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ESG Loans – The Next Big Wave in Fund Finance
March 19, 2021 | Issue No. 118
Special Counsel | Fund Finance
Partner | Fund Finance

There has been a dramatic increase in appetite amongst funds for sustainability linked loans (SLLs), which are often commonly referred to as “ESG linked loans” or “KPI loans,” an appetite that is expected to continue to increase in the coming years. This article provides an outline of SLLs, as well as some key structuring considerations.

What are SLLs?

SLLs are loans that incentivize the borrower’s commitment to sustainability through predetermined sustainability performance targets (SPTs) that are measured by using key performance indicators (KPIs). When these KPIs are met, the borrower may receive the benefit of a discount in its loan pricing. This is not always the case. In certain circumstances where a discount is provided, the parties may elect to donate such discount to environmental charities or to other environmental, social or governance (ESG) purposes or projects.

Are SLLs the same as Green Loans?

SLLs are not the same as green loans. Green loans must be used to finance green projects, whereas the use of loan proceeds is not a determinant for SLLs, although it is possible for a SLL to also be a green loan.

Why are borrowers interested in SLLs?

Companies today are increasingly devising sustainable, diversity and green strategies, which inevitably form part of the financing criteria. SLLs help to achieve these objectives by holding the fund in question accountable and offering greater transparency to investors. Borrowers and lenders can also benefit by building stronger value-based relationships with investors/funds that value ESG investing, and both parties can also benefit from a positive reputational impact as advocates of such ESG goals.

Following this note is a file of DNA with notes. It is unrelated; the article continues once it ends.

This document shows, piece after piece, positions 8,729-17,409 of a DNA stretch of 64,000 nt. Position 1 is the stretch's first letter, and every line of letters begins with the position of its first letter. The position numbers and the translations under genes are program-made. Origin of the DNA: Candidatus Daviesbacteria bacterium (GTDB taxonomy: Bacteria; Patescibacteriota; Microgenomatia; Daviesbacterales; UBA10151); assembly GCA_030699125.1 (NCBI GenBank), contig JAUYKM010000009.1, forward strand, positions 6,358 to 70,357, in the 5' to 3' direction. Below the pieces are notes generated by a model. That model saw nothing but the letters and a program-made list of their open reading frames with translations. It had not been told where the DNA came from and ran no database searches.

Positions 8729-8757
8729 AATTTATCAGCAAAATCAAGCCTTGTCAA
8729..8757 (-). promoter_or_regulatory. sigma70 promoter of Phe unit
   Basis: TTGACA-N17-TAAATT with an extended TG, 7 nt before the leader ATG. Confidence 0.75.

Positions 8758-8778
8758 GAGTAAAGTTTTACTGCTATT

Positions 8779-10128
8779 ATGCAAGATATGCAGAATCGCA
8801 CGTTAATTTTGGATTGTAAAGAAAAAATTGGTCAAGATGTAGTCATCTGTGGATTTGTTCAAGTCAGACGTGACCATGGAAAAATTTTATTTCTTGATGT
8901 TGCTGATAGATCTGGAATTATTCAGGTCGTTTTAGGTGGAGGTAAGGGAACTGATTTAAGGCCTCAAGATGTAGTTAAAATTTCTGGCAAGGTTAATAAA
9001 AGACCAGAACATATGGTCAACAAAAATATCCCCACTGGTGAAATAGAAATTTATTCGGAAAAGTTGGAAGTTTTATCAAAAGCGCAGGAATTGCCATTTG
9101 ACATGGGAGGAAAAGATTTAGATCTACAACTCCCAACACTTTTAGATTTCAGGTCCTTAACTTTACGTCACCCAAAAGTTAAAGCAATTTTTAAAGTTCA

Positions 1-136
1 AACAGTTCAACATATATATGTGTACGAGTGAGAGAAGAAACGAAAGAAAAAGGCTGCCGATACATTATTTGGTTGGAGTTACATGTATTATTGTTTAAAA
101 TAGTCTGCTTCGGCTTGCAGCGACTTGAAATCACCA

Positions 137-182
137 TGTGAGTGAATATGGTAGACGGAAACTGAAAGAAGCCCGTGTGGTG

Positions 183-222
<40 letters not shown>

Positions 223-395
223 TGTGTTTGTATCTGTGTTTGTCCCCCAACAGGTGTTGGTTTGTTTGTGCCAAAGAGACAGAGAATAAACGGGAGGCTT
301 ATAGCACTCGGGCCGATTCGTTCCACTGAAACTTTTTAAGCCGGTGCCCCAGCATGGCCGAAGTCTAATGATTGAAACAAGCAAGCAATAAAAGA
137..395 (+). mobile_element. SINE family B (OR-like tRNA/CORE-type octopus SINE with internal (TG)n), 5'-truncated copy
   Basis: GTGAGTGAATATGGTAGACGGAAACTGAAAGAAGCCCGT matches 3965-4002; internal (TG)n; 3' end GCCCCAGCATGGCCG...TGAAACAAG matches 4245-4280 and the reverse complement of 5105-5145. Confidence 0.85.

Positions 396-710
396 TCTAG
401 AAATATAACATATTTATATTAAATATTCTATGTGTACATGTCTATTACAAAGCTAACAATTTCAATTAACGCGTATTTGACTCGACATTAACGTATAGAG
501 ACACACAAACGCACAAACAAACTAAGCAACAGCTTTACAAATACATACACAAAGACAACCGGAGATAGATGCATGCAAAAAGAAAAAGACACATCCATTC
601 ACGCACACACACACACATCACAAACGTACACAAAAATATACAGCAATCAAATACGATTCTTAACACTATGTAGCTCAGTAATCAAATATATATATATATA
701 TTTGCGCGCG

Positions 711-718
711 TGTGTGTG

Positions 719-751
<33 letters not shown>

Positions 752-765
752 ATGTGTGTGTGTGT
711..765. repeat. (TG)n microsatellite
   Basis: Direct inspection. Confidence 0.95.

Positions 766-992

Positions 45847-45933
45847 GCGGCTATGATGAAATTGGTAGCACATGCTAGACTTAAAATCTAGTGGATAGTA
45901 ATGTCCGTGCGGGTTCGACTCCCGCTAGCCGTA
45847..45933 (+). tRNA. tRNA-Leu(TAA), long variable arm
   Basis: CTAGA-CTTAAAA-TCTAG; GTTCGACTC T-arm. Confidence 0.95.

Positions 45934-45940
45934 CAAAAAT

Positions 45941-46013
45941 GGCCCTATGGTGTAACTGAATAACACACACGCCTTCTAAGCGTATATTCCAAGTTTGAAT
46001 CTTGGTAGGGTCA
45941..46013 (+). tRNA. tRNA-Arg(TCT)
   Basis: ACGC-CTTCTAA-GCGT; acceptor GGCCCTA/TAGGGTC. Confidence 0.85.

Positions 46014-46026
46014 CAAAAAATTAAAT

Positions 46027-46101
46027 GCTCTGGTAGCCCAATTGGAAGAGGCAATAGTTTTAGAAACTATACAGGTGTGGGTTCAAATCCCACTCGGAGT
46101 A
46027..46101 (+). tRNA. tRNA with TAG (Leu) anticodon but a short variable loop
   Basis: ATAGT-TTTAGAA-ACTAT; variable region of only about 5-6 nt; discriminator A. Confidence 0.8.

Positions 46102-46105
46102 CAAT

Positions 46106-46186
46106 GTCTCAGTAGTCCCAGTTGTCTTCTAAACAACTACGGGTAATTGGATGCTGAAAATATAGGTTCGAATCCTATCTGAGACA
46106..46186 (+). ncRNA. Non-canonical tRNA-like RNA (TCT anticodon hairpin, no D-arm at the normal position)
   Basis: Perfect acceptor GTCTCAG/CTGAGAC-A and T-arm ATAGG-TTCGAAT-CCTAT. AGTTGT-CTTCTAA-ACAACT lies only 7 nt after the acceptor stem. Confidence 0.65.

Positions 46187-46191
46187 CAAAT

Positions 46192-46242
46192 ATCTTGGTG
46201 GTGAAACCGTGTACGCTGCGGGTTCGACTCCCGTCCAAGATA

Setting the SPTs and KPIs

Borrowers and lenders will negotiate the SPTs and KPIs and, typically, a “Sustainability Agent” or “Sustainability Coordinator” will be appointed and will lead negotiations on behalf of the lender group. While there is no market standard for SPTs, the SPTs will be linked to one or more ESG considerations that support the borrower’s existing sustainability strategy. General examples of SPT categories include board diversity, healthy living environment, and low carbon emissions.

When determining the SPTs and KPIs, it is important to consider the following:

(1) The life of the loan

SPTs should apply for the life of the loan, and so it’s important to therefore consider how long the loan is when determining the achievability of the SPT. Depending on the life of the loan, the parties may wish to set the KPIs on an incremental basis, or, alternatively, the parties might wish to include a mechanism whereby the KPIs can be revisited periodically to assess their suitability.

(2) The amount and complexity of KPIs

While it is extremely important to properly monitor and measure the SPT through the use of KPIs, consideration should also be given to the administrative burden on the parties if using multiple and/or complex KPIs. Quality over quantity is preferred. If multiple and/or complex KPIs are being used, a third-party reporter may be preferable, if such third party has knowledge of the complexities involved and/or is better placed to properly monitor the KPIs.

(3) Reporting obligations